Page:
# natural cubic spline interpolation of y-values: how to get derivative of the spline wrt the y-values?

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Given a data set with support points x_1,...,x_n and corresponding y-values y_1,...,y_n.

My objective is to create a cubic spline f (with natural boundary conditions) that passes through the y_values. There are, of course, plenty of functions for doing this.

However, for a parameter identification procedure, I have to compute the derivative of the spline f with respect to the y-values -- at arbitrary points within [x1, x_n].

Is there an easy way using built-in functions of Matlab to compute the sensitivities?

##### 2 Comments

Torsten
on 8 Mar 2023

### Accepted Answer

Bruno Luong
on 8 Mar 2023

Edited: Bruno Luong
on 8 Mar 2023

The derivative f wrt to y_i is the spline interpolate b_i := (0,0,...,1,0...) where 1 is at ith position, since the spline is linear to y values.

Replace spline command with your function that computes natural spline pp form

x=cumsum(rand(1,10));

y=rand(size(x));

xi=linspace(min(x),max(x),500);

f=ppval(spline(x,y),xi)

plot(x,y,'or',xi,f,'b') %

b=eye(length(x));

yd=spline(x,b);

dfdy=ppval(yd,xi); % dfdy(i,j) is the derivative of f(xi(j)) with respect to y(i))

figure

plot(xi,dfdy')

##### 17 Comments

### More Answers (2)

Bruno Luong
on 8 Mar 2023

Edited: Bruno Luong
on 8 Mar 2023

In this thread https://fr.mathworks.com/matlabcentral/answers/1894800-how-to-remove-noise-from-curves-and-take-their-derivates?s_tid=srchtitle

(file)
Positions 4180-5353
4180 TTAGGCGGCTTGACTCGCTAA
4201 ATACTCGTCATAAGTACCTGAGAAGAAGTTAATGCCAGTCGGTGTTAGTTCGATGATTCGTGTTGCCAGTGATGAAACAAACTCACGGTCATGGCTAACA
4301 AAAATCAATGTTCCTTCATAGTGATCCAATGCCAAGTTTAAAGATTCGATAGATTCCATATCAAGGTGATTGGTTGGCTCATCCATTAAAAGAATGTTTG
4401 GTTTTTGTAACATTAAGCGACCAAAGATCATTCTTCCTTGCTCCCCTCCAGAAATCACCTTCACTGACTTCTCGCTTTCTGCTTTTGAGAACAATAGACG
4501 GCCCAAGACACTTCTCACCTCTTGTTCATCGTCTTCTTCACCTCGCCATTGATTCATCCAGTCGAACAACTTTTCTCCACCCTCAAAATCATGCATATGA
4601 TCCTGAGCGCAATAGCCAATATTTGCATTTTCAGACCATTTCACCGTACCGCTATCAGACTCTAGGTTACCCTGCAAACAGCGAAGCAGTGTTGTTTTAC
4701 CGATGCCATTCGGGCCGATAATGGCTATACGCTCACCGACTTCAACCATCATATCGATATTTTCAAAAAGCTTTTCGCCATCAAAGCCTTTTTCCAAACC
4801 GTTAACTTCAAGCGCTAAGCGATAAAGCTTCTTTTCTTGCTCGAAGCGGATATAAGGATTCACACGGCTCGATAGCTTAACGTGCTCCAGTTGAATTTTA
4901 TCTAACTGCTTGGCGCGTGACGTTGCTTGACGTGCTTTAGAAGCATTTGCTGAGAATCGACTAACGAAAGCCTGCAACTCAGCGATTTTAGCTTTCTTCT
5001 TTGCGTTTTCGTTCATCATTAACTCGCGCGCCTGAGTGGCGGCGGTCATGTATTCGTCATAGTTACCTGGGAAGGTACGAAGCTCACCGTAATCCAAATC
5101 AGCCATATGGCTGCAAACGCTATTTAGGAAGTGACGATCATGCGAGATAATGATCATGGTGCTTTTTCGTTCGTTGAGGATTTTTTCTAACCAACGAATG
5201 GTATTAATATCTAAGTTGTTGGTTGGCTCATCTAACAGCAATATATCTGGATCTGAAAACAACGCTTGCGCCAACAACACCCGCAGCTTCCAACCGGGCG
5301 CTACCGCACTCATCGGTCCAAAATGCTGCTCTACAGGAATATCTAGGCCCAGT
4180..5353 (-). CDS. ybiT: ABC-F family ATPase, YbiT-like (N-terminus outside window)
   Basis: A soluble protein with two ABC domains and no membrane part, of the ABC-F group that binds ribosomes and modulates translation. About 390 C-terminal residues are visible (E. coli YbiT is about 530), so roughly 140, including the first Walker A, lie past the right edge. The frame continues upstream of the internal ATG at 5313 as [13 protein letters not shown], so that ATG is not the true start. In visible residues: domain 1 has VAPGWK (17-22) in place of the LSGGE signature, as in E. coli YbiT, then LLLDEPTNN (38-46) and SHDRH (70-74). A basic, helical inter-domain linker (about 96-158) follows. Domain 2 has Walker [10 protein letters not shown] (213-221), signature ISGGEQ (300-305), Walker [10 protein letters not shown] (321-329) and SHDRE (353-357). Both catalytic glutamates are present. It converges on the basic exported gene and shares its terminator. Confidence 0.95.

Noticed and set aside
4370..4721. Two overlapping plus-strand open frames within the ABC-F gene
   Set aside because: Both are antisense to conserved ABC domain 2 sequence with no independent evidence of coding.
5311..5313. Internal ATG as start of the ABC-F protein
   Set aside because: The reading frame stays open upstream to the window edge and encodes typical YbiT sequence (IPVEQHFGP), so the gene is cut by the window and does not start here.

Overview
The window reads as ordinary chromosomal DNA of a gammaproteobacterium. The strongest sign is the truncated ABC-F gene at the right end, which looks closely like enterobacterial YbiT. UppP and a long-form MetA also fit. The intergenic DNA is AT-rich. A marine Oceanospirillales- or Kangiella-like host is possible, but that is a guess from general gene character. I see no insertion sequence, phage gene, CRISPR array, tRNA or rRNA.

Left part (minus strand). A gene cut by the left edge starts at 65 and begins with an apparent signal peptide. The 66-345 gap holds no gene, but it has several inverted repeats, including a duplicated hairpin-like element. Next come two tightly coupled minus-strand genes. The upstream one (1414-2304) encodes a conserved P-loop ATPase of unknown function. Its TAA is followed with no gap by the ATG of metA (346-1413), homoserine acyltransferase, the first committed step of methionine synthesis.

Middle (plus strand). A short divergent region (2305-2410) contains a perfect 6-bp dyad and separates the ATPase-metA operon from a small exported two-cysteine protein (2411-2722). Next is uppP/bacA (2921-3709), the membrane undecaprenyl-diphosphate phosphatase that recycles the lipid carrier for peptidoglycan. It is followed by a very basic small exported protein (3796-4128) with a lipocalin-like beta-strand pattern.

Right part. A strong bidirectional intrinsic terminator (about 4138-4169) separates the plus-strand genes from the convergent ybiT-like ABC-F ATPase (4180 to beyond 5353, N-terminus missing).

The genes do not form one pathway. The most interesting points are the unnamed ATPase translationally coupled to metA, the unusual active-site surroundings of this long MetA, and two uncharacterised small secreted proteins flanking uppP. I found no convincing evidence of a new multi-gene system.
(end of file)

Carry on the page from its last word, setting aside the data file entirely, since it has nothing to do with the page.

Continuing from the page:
you can find my function that compute the derivative of a piecewise polynomiall function (pp), inclusing pp form of the spline functions. This function returns the pp form of the derivative, so you can evaluate using MATLAB ppval.

function ppd = ppder(pp)

ppd = pp;

coefs = ppd.coefs;

n = size(coefs,2);

ppd.coefs = coefs(:,1:n-1).*(n-1:-1:1);

ppd.order = ppd.order-1;

end

##### 4 Comments

Bruno Luong
on 8 Mar 2023

Edited: Bruno Luong
on 8 Mar 2023

See my answer below, but

"the result should be a single number"

No the result is a scalar function. If we take f at a given point x then it is a scalar.

"...and not a vector b_i := (0,0,...,1,0...)."

I did not tell the derivative is b, the derivative is the spline interpolating b

"why is a cubic spline linear to y values?"

You clearly missunderstand and male confusion betwen being linear and being a lilnear function

Torsten
on 8 Mar 2023

Moved: Torsten
on 8 Mar 2023

Why do you want to compute the sensitivities manually ?

Usually, the fitting software computes them using a finite-difference approximation, i.e. by calling your function with

y_i

and

y_i+h

getting back

f_j(y_1,...,y_i,...,y_n) and f_j(y_1,...,y_i+h,...,y_n)

and approximating

df_j/dy_i = (f_j(y_1,...,y_i+h,...,y_n)-f_j(y_1,...,y_i,...,y_n))/h

And this would also be my suggestion on how to do it manually if it is really needed.

##### 0 Comments

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